LONDON - MO - All eyes lower towards my feet as I enter the party. This is quite a swanky bash with a glamorous guest list and normally the prospect of an invitation to such an event would have sent me into wardrobe crisis. But tonight I’m quietly confident.

For although my dress isn’t haute couture by any standards, I can be completely sure my shoes are unique, bespoke - a complete one-off, in fact.

Scarlet, with a spiky geometric shape and curvy, pierced heels, they are also impossible to ignore. ‘They’re amazing!’ says one well-heeled onlooker. ‘Where did you get them?’  ‘Oh,’ I say casually, dropping the bombshell. ‘I printed them off.’

That’s right. I produced them on a printer. A 3D printer - a machine that doesn’t look too dissimilar to paper photocopiers in offices the world over.

Instead of firing ink onto a page, 3D printers lay down, sweep after sweep, minute particles of plastic, metal or even wood in thin layers to gradually build a solid object.

Or, in my case, two objects: my futuristic shoes, which I’d had drawn on a computer. I am at the vanguard of a 3D-printing trend which is set to revolutionise the way we shop. Experts insist that instead of scouring the High Street for a range of consumer goods, we’ll soon be printing them out ourselves at home.

Apparently we will be able to create the objects of our dreams while blow-drying our hair, applying our make-up or cooking dinner.

And it is not just shoes which can be printed off. Almost any object you can imagine is getting the print treatment: chess set pieces, mugs, iPhone cases and plastic jewellery.

In 2011, the world’s first printed car, the Urbee, rolled off the presses. More worryingly, last month, the first printed gun was successfully fired. A 3D printed house starts construction in Holland later in the year.

Researchers at Heriot-Watt University in Edinburgh have even pioneered a process that prints stem cells, raising the prospect that, in future, organs can be ‘printed off’ for patients waiting for a transplant. The technology is already being used to build arteries, ears and teeth.

Earlier this year, a patient in the US had most of his skull replaced with a 3D-printed implant. So, if anything, fashion has taken its time to get in on the act. In March this year, burlesque artiste Dita Von Teese, famous for her vintage gowns, showed off a nylon and crystal mesh dress that had been custom-printed to her famous curves. Meanwhile, milliner Stephen Jones has created 3D printed hats.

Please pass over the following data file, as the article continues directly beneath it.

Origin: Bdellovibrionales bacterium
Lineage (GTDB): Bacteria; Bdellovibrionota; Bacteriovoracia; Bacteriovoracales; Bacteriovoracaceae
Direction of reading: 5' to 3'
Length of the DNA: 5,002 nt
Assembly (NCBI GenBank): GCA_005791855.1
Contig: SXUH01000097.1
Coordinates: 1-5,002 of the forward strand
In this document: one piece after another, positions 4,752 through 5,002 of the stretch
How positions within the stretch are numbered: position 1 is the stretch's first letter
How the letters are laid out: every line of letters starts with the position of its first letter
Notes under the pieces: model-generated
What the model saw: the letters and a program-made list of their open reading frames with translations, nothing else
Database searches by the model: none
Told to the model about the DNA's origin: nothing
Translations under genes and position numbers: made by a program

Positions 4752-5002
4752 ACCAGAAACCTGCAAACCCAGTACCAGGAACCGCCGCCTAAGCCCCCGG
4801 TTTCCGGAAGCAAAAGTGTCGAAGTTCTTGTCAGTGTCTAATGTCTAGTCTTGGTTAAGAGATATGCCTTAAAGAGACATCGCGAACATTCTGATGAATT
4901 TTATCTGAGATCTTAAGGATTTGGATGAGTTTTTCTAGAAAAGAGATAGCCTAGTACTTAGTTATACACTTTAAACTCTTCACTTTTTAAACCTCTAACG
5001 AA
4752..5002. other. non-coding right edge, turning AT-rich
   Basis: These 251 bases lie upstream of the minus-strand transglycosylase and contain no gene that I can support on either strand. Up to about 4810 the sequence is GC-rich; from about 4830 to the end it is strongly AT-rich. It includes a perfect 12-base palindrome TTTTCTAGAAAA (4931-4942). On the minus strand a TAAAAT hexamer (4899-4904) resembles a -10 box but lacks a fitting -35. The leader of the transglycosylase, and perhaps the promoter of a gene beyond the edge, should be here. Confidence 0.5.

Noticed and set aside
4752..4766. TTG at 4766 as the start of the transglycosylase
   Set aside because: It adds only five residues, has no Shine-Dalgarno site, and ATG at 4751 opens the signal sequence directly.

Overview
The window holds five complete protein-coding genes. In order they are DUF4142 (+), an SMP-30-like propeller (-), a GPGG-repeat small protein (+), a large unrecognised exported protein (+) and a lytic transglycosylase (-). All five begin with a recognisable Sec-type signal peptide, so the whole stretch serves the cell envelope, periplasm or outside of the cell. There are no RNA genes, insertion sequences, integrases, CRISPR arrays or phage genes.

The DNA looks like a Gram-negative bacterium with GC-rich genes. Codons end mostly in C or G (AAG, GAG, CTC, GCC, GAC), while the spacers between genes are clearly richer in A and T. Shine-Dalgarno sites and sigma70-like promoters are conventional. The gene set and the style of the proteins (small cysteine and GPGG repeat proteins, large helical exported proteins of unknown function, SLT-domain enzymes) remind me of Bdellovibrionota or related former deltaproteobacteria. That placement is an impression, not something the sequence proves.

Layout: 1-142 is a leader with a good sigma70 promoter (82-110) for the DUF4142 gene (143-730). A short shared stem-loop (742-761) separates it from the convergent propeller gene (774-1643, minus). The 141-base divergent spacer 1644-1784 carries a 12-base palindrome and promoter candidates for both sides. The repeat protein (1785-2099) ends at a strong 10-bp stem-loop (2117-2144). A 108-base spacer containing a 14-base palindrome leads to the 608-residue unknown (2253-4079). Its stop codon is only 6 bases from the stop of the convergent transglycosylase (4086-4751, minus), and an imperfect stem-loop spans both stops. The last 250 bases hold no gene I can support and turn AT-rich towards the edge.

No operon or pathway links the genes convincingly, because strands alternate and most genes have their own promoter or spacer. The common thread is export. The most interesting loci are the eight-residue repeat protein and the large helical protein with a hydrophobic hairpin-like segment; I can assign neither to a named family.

So when I heard you could print your own shoes, I resolved to track down a machine and create the pair of my dreams. I’ve always fancied a pair of red shoes - I have a favourite red dress and no suitable footwear to wear with it.

The scribble I came up with was a combination of an origami shoe made out of paper I’d spotted on the internet with the brilliantly eccentric backwards heel worn by the models striding the autumn/winter Christian Dior catwalks.

Lacking the technical know-how to transform a hazy mental vision into a printable design, I went to iMakr, the world’s largest 3D printing store, which has just opened in London and offers a print-on-demand service.

The 3D printers on display here are surprisingly affordable: an entry-level, consumer-grade machine starts at around £750, rising to over £3,000 for machines that can print in several colours simultaneously. They look like dismantled microwave ovens, with a platform on which the object is built and a printer above, into which the raw plastic is fed through a nozzle.

The shop is the brainchild of Sylvain Preumont, an elegantly urbane French engineer, who predicts the technology will ‘change everything’. ‘In a couple of years, 3D printers will be like computers,’ says Preumont. ‘You won’t be able to get away from them.’

And he should know; in the Nineties, he used to work for a management consultancy where his job was to explain the concept of email to CEOs. ‘They all laughed at me,’ he says. ‘They said, we have secretaries, we don’t need it.’

Already architects, engineers and arts students are flocking to buy the new technology. The 3D machines are even appearing in primary schools, where children can make Plasticine models, then see them turned into plastic toys.

Down in the basement, I meet designer Gianmarco Colalongo, whose job it will be to bring my dream shoes to life.